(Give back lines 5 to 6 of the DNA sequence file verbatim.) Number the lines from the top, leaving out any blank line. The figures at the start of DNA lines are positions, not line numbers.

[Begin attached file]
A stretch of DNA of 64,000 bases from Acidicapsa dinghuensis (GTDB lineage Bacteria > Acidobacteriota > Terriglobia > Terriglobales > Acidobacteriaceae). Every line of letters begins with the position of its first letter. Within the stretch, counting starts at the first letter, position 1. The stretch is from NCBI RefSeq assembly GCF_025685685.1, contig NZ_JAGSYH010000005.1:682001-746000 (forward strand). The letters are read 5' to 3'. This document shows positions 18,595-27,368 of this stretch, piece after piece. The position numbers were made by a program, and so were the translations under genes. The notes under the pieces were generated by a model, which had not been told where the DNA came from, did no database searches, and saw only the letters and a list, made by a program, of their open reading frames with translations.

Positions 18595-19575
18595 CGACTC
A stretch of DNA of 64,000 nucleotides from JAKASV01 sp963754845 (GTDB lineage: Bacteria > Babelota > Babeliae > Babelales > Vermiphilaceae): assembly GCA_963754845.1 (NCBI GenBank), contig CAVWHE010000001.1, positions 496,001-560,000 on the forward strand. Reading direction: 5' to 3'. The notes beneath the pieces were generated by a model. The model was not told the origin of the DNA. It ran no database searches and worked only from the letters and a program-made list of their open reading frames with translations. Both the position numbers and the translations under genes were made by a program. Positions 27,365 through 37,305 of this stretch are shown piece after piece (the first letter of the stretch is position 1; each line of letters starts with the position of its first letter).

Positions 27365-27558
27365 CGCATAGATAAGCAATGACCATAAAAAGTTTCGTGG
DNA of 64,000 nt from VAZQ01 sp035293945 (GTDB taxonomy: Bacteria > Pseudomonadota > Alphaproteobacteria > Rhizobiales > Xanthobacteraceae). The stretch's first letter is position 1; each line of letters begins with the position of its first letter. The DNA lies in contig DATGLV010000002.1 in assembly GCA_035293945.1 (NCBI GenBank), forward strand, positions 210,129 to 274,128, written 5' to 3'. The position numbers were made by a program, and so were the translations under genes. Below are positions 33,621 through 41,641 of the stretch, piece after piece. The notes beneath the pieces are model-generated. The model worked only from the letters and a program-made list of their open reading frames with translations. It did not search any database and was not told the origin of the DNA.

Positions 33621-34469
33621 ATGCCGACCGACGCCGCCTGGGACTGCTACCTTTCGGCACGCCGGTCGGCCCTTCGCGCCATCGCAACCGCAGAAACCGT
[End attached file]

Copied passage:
Positions 27365-27558
27365 CGCATAGATAAGCAATGACCATAAAAAGTTTCGTGG